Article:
The Science Behind How Much Protein You Need
Knowing how much protein to consume can be difficult. There’s a lot of conflicting evidence around protein intake, and your requirements can be affected by individual differences, such as age, sex, exercise, height and so on.
As it stands, the Recommended Nutrient Intake is approximately 0.75g per kilogram of bodyweight. This translates to around 56g of protein a day in a 75kg person.
However, as mentioned above, your requirements can change with various factors.
If you partake in regular sport and exercise (above the government-recommended 150 minutes of moderate exercise a week), then you will likely require a higher protein intake than someone more sedentary. This generally encompasses anyone that does regular strength and or endurance training, such as running, cycling or weight lifting, as more protein is required to promote muscle tissue growth and repair.
In this situation, protein requirements increase to 1.2-2.0g protein per kilogram of bodyweight per day. This works out as 90-150g protein a day in a 75kg person – substantially higher than those who are sedentary.
|Protein Source||Protein (g) per 100g||Raw weight (g) or 75g protein||Raw weight (g) for 90g protein||Raw weight (g) for 150g protein|
|Beef (Ground; 85% Lean Meat)||26||288||346||577|
Table 1 – Comparison of Protein (g) from Different Sources
The above table illustrates the quantities needed of various protein sources to reach the ranges mentioned, based on a 75kg person. It should be noted that protein also comes from various vegetable and carbohydrate sources that would often accompany these primary protein sources.
Older people also require a slightly higher intake than the average person, with recommended amounts being from 1.0-1.2g per kilogram of body weight (75-90g total for a 75kg person). This is because as we age, our bodies become less efficient processing protein, and so we require more of it to maintain muscle mass and strength, as well as many other physiological functions.
Even if older people are healthy and active, they still require more protein than when they were younger (even when matched for similar exercise habits).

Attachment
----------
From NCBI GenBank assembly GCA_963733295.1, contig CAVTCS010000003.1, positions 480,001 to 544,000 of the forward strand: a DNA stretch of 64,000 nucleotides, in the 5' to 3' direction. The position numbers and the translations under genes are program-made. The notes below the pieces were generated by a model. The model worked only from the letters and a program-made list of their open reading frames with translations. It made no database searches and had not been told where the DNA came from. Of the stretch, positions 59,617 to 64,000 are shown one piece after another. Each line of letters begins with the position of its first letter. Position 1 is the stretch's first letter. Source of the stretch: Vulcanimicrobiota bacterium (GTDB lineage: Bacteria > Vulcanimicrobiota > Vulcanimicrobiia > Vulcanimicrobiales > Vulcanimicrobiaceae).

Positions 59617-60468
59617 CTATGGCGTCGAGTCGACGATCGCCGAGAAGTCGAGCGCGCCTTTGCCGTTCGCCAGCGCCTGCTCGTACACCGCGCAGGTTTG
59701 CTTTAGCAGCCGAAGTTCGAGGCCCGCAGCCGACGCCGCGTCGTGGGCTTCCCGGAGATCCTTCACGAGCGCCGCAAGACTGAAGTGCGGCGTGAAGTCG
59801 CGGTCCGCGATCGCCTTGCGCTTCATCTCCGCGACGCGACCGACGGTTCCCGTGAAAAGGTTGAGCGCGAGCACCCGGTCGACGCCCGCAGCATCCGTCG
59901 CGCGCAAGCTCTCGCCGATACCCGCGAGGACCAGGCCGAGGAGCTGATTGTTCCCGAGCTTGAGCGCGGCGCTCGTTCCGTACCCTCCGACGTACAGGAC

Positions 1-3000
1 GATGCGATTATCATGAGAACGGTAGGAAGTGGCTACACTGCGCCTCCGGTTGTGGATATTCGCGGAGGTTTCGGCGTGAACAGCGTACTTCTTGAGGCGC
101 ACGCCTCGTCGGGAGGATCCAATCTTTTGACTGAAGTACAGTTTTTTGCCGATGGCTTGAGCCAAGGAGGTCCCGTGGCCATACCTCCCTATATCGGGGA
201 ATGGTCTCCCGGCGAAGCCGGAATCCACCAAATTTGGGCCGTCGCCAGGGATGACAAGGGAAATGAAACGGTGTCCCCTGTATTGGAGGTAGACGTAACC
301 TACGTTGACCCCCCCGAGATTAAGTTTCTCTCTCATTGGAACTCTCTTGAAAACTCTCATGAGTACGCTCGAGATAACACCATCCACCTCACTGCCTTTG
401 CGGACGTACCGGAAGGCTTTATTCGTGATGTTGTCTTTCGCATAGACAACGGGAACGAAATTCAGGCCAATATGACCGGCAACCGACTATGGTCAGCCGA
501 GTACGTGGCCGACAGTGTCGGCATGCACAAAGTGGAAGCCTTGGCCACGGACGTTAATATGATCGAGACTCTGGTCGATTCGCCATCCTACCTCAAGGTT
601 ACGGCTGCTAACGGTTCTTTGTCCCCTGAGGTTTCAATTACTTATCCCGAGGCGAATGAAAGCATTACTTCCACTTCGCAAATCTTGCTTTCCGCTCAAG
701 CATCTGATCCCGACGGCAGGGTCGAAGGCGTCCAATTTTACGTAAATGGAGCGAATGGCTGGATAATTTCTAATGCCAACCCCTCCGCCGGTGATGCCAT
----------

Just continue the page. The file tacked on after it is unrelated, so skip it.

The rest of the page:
Protein is a macronutrient, made up of amino acids, which act as ‘building blocks’.
There are 20-22 different amino acids commonly found in plant and animal proteins. Nine of these are considered ‘essential’, meaning the human body cannot synthesise them from scratch, and they, therefore, must be obtained from the diet – these are commonly sourced from animal products, such as meat, fish, eggs and dairy.
These protein sources all contain different amounts and combinations of amino acids – animal sources of proteins contain all the essential amino acids required by the body.
That’s not to say that vegetarians and vegans cannot obtain the full range of amino acids – they just need to ensure they are combining different sources of plant protein. This typically involves combining a protein source, such as peanut butter, with a carbohydrate source, such as a wholewheat bread – combining pulses and cereals in one portion to provide a ‘complete’ protein.
There are also a number of vegan sources of complete protein, such as quinoa, buckwheat and soybeans, but it is great to vary your food sources where possible so that you are consuming other essential nutrients.
Muscle Protein Synthesis
Building muscle is a key goal for many FFF clients, and the amount of protein required to hit this goal is often in question.
While the specific amount, of course, varies from person to person, and with age, muscle mass, and so on, evidence shows that there is peak muscle protein synthesis response with 20-30g of protein per portion.
However, there is no identified upper limit of protein, and overall protein consumption throughout the day seems to be the most important factor in building muscle. Furthermore, the minimum recommended amount of protein also increases with age and weight.
Many believe that excess protein will lead to instant fat gain, and while not all protein will be used to synthesise new muscle, excess protein can decrease whole-body protein breakdown, essentially meaning that muscle mass will not decrease with excess protein, and therefore will not be ‘wasted’. However, ensure that you are consuming carbohydrates and fats, too, and not just protein!
Essentially, to build muscle, you need to be consuming enough protein and calories to maintain the muscle mass you already have, and then on top of that, enough to actually synthesise new muscle tissue.
Fresh Fitness Food provides personalised meals plans delivered straight to your door, ensuring not only that you have the nutrients you need to manage your stress levels, but also that you have the time usually spent shopping, cooking and washing up, to engage in your favourite stress reducing activity. To discuss which nutrition plan is right for you, book a call with our in-house nutrition team here.
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